Earlier in the year, a number of GOP activists and operatives expressed hope that once the June primaries were over, hundreds of GOP volunteers would be freed to head north to augment GOP volunteers in North Carolina to counter Obama and DNC-orchestrated efforts in the Tar Hell State. Instead, many Republicans who might otherwise be in North Carolina are still in South Carolina, diverted by the ongoing GOP infighting which has been fueled by this spring's ballot disqualifications.
In breaking the numbers down, it becomes obvious the GOP is hurt far more than Democrats by the wave of petition candidacies which followed the spring ballot disqualifications.
Of the twenty-one legislative races which are contested this fall with both petition and major party candidates, fourteen are in districts which are either held by Republicans or trend Republican while only seven of them are in Democratic districts, while only seven were in Democratic districts. Not only that, but few of these candidates will be able to wage viable campaigns this fall.
Of the races in the GOP districts with petition candidates, ten feature formerly-disqualified Republicans, two formerly-disqualified Democrats and two have petition candidates who did not file to run for those seats in either party's primary (both are billing themselves as conservatives). In other words, twelve of fourteen races that might have been settled in the June GOP primary are being carried on into November.
By contrast, three of the seven Democratic-trending legislative districts feature disqualified Republicans running as petition candidates, with official GOP candidates on the ballot in two of those races.
When the Blogland recently looked at the campaign finance reports which were filed mid-summer (the most current available) in a three-part series (1 - 2 - 3), it was clear that most of these petition candidates are woefully underfunded, making it highly unlikely they would prevail.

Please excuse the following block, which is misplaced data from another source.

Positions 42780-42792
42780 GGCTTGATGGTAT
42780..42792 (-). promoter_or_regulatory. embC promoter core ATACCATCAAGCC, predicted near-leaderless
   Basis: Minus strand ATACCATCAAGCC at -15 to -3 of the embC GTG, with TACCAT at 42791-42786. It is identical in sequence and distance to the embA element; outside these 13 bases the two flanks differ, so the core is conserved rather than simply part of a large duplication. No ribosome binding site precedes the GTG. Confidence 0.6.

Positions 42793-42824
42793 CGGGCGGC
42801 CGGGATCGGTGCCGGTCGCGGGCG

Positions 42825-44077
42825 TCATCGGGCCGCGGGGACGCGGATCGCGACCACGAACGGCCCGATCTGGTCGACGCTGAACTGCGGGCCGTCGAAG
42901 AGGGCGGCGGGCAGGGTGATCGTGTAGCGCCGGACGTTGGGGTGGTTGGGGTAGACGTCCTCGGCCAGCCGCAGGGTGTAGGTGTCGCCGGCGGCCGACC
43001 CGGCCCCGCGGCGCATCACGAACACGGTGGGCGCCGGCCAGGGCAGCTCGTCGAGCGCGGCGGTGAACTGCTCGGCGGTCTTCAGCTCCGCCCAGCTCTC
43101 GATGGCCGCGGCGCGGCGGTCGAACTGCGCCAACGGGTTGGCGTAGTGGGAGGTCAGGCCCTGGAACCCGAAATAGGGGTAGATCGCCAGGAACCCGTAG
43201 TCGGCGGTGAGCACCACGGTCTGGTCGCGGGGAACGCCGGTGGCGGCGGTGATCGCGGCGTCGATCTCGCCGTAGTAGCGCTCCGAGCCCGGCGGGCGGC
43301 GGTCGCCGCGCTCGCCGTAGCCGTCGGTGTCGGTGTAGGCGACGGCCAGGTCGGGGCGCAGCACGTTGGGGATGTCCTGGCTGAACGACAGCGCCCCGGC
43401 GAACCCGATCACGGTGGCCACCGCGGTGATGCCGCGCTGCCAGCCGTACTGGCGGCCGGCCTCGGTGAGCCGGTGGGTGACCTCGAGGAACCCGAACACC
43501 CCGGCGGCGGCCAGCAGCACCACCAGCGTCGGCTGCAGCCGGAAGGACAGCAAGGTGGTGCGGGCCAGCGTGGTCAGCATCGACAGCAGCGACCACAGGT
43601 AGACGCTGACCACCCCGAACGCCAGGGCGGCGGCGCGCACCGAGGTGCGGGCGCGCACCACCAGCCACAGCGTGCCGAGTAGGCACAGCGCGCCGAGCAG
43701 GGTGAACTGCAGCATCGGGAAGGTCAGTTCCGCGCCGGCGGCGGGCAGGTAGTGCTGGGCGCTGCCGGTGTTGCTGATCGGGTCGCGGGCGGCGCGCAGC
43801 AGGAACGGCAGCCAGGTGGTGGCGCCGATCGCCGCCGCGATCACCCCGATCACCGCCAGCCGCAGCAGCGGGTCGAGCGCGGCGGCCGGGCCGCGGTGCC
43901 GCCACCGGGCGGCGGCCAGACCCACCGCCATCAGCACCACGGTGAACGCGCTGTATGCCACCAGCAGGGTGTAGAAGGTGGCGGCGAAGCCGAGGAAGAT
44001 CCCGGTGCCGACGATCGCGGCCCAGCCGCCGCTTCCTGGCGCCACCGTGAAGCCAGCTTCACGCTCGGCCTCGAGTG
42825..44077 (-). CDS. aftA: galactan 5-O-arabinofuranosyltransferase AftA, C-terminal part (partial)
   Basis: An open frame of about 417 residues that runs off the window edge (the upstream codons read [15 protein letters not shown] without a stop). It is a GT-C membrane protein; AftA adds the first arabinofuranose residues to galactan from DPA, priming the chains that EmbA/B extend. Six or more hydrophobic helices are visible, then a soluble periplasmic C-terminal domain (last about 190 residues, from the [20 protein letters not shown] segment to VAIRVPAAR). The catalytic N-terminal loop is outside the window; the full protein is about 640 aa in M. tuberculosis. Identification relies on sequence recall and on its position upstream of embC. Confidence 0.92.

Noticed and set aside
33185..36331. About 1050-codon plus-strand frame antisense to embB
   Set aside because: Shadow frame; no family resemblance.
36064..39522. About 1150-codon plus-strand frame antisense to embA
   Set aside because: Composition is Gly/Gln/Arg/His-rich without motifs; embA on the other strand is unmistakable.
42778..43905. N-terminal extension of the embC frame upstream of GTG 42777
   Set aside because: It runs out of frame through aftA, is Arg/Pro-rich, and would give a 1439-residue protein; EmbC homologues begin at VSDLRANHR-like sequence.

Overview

Only four of roughly three dozen petition legislative candidates were able to raise more than ten thousand dollars, far short of the forty thousand which is generally the minimum needed to wage a serious House race or double that for a Senate race. In fact, well over a third of these candidates hadn't even raised two thousand dollars by that point. While many of those candidacies were fueled by intra-party feuding within GOP ranks, angst, ego and vanity won't be enough to elect candidates who are both woefully out-spent and running against the ever-powerful straight-ticket voting that comes in Presidential election years.
As an additional omen, early polling data in several legislative races that we've seen shows every single petition candidate far behind the GOP candidates. We've talked with some party insiders who hope some of these candidates drop out and run again in two years (hopefully the filing issues will be resolved by them, but who knows?), avoiding landslide defeats that would end their future political viability and freeing up much needed volunteer manpower for GOP get-out-the-vote efforts.
If it turned out the filing disqualifications were fueled by those hoping to keep the GOP divided in the fall, we wouldn't be surprised. But we are surprised that Republicans allowed this unfortunate situation to sucker them into wasting time and effort against each other that would be better spent helping to ensure a Romney victory in North Carolina.